[time-nuts] GPS Timing Antenna Failure - Long

Bob kb8tq kb8tq at n1k.org
Sat May 12 17:16:10 EDT 2018


Hi

As mentioned a number of times, quadrafilar antennas were only popular for a very short
while back in the 1980’s. Once people started using GPS for “stuff” they rapidly lost out in
the antenna race. They were made popular by an early NIST paper. Later on NIST effectively 
said “oops !!” in reference to that paper. 

So yes, any modern GPS antenna is likely to be a patch antenna. Trimble and Novatel both 
have “exotic” antennas, but they still are fundamentally a patch. 

Why all of this? Multi-path.  You want to *reject* signals close to the horizon since they are
the ones most likely to be distorted by reflections.  Indeed choke rings and the various other
exotic approaches are all aimed at multiparty rejection by reducing gain at (or below) the horizon. 

Bob

> On May 12, 2018, at 4:07 PM, Larry McDavid <lmcdavid at lmceng.com> wrote:
> 
> I recently had an unexpected failure of a white-conical-dome HP/Symmetricom 58532A GPS antenna that had been in-place about 5 feet above the roof of my two-story home in Southern California for about ten years. I have two similar GPS antennas located about ten feet apart on this roof, one fed with about 50 feet of Andrews Heliax and the other with LMR400; the other antenna continued to work ok. The antennas feed 4x and 8x amplified GPS Source (brand name) antenna splitters. I noticed the failure when several GPSDO units and a GPS Clock failed to sync with the GNSS. I confirmed the failure was not the antenna splitter and I replaced the failed GPS antenna one of the same type, after which all returned to normal.
> 
> I removed the conical radome from the failed antenna and was surprised to find the antenna element was actually a patch, not the quadrafilar I expected under that conical dome. Subsequently I opened the radomes of three other similar GPS timing antennas made by various manufacturers and found that all use patch antennas. I had believed these timing antennas used a quadrafilar design to benefit from higher low-angle gain.
> 
> So, it appears the conical radome shape is really only to prevent snow accumulation. Well... from my experience here on the flatlands of Anaheim near Disneyland, that seems to be completely effective as I've surely had no snow buildup! :) But, I had surely expected the conical radome covered a quadrafilar antenna. Am I alone in expecting a quadrafilar antenna?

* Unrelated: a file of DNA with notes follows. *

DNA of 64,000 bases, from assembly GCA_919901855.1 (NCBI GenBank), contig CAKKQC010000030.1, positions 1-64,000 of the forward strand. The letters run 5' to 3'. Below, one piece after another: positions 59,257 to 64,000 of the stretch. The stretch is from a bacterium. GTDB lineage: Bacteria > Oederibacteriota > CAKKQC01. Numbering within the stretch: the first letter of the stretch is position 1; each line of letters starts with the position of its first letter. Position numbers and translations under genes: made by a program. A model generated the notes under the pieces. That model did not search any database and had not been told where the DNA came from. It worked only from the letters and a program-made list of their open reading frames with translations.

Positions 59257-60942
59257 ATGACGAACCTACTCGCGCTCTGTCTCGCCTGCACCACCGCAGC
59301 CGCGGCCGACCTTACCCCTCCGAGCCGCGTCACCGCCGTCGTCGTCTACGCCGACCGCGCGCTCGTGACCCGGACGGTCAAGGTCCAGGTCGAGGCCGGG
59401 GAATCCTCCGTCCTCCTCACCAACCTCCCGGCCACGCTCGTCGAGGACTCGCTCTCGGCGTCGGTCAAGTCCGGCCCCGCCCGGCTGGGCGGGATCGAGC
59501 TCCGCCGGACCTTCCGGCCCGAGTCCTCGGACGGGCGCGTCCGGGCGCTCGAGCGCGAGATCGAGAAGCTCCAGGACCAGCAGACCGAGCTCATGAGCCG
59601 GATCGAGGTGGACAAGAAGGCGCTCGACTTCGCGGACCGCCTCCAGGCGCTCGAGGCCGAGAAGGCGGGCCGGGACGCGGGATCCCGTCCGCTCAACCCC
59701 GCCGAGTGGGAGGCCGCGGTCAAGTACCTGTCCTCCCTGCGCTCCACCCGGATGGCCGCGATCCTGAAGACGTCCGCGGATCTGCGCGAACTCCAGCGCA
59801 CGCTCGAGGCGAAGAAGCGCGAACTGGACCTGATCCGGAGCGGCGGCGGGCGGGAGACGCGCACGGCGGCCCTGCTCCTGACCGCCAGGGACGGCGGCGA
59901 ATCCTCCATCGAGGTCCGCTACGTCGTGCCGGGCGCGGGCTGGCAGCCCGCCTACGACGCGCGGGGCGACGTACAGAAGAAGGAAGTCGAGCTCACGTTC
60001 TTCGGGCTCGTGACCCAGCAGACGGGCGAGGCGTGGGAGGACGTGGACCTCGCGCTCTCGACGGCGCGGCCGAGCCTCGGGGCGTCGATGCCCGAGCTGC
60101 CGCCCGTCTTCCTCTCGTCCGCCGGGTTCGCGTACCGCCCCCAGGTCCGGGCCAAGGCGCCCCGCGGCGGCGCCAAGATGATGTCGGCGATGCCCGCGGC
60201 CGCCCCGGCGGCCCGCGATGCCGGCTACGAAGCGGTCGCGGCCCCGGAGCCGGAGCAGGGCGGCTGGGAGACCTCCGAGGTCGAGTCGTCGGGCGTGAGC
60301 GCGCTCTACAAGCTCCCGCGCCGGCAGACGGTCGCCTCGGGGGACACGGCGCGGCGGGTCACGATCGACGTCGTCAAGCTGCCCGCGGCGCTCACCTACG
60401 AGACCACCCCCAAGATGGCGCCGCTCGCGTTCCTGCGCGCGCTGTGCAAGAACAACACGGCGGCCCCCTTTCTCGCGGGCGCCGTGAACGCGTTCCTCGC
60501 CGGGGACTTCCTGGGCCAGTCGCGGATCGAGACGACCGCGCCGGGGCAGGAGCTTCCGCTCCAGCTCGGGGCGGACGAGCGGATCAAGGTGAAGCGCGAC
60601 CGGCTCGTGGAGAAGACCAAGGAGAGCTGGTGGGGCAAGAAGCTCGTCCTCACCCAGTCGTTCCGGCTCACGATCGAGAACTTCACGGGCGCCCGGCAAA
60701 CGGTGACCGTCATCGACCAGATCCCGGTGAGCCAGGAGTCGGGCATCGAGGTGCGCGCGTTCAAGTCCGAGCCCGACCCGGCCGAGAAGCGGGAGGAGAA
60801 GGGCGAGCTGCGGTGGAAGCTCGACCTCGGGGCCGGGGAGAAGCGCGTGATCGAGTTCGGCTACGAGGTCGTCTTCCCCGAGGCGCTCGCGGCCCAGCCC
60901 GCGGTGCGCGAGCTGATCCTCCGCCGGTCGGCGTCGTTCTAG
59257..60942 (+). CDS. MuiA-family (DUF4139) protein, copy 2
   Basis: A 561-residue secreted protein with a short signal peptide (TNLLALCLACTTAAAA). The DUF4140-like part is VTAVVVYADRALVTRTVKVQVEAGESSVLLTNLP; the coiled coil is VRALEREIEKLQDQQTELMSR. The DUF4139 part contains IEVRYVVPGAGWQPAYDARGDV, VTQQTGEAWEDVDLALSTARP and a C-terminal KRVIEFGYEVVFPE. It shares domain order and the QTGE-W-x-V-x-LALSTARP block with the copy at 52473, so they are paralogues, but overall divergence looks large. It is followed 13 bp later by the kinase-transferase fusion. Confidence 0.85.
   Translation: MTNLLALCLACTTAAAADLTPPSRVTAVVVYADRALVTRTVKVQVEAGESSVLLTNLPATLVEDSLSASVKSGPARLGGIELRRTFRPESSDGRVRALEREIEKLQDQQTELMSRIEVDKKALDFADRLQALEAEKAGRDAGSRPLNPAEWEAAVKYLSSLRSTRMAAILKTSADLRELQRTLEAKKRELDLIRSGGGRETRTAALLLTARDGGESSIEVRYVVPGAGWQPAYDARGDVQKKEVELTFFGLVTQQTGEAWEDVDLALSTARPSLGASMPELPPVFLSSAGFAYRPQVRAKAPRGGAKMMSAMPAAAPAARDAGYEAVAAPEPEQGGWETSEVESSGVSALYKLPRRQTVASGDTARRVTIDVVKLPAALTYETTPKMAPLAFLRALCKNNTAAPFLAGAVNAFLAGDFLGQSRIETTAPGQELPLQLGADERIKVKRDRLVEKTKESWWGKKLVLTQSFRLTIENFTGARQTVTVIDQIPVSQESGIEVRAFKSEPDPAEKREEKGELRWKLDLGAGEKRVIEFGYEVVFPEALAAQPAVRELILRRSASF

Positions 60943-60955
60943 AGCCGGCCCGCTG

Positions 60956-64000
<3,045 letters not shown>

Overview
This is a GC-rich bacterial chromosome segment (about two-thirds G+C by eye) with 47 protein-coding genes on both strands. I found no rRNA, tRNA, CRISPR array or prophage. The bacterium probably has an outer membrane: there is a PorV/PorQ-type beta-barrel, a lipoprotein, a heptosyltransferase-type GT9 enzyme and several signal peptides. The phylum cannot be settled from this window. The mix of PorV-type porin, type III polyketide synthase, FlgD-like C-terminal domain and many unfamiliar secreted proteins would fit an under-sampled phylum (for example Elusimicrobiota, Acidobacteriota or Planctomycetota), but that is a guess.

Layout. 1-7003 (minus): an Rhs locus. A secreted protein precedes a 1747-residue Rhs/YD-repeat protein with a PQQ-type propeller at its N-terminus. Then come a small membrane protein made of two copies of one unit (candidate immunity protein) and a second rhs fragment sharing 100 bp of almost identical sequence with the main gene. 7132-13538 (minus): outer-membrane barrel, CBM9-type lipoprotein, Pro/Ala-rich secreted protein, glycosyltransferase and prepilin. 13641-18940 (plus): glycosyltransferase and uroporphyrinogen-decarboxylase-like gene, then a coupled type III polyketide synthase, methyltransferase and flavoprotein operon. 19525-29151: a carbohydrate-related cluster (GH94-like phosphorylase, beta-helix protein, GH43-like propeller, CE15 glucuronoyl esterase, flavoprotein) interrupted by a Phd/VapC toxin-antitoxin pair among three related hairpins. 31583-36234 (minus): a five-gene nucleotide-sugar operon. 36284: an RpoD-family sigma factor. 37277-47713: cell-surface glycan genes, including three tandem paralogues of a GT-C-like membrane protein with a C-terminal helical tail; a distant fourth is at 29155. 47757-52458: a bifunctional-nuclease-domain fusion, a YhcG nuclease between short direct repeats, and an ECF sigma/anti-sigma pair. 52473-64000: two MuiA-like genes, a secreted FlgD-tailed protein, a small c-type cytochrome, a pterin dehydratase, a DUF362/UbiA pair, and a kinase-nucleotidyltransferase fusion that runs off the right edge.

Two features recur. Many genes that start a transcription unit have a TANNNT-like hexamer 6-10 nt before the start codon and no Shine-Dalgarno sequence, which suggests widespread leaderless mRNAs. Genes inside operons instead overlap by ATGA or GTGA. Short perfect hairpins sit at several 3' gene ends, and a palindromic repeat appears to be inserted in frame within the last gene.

> 
> Further troubleshooting of this failed antenna revealed many discrete components on the underside of the round board holding the patch antenna. The circuit uses a three-stage gain amplifier with three Toko bandpass filters, numerous bypass capacitors and stripline inductors. Probing the circuit with a sig gen and spectrum analyzer showed that all three gain stages were working about as expected. Of course, even with 26-30 dB gain in the antenna, the SA did not have enough gain nor low enough noise floor to see any GPS signal from the antenna. But, each gain stage seemed to be working ok. So, what was the failure?
> 
> Upon removing the radome, one unexpected thing was seen. The construction uses a short coax cable up from the N connector, through a hole in the circuit board, where it is bent over and finally soldered to circuit board pads for the shield and center conductor. There was a great deal of very dark flux residue around this coax solder connection. The appearance was so bad it even looked like a cracked solder joint, though that proved not to be the case when the flux residue was thoroughly removed. It did not occur to me to functionally test the antenna at this point. Later, it was necessary to unsolder this coax so the board could be removed to access the components on the underside for detailed testing. But, stage-by-stage RF gain testing did not reveal any problems, so the antenna was reassembled for actual field testing.
> 
> The result? The antenna now works ok; locking sync to the GPS GNSS. I gotta conclude the flux residue was attenuating the signal out of the antenna. Careful inspection of that coax solder joint absolutely did not show any problem after the flux was removed so I believe continuity was ok.
> 
> I next removed the radome from one of my (new) Symmetricom antennas to inspect its coax solder joint and discovered this (perhaps newer) version has a metal shield-can soldered over the coax solder pads; I am loathe to remove that shield just to inspect the solder joint flux. However, there is no flux evident on the solder tabs where the metal shield-can is soldered to the circuit board so the whole thing must have been defluxed after soldering. That would be a better process anyway.
> 
> To make this very long story into a short one, I learned that the HP/Symmetricom 58532A GPS Reference (timing) antennas use a simple patch antenna instead of a quadrafilar antenna and that old solder flux residue will attenuate the even amplified GPS signal out of this antenna.
> 
> I welcome your constructive comments.
> 
> -- 
> Best wishes,
> 
> Larry McDavid W6FUB
> Anaheim, California  (SE of Los Angeles, near Disneyland)
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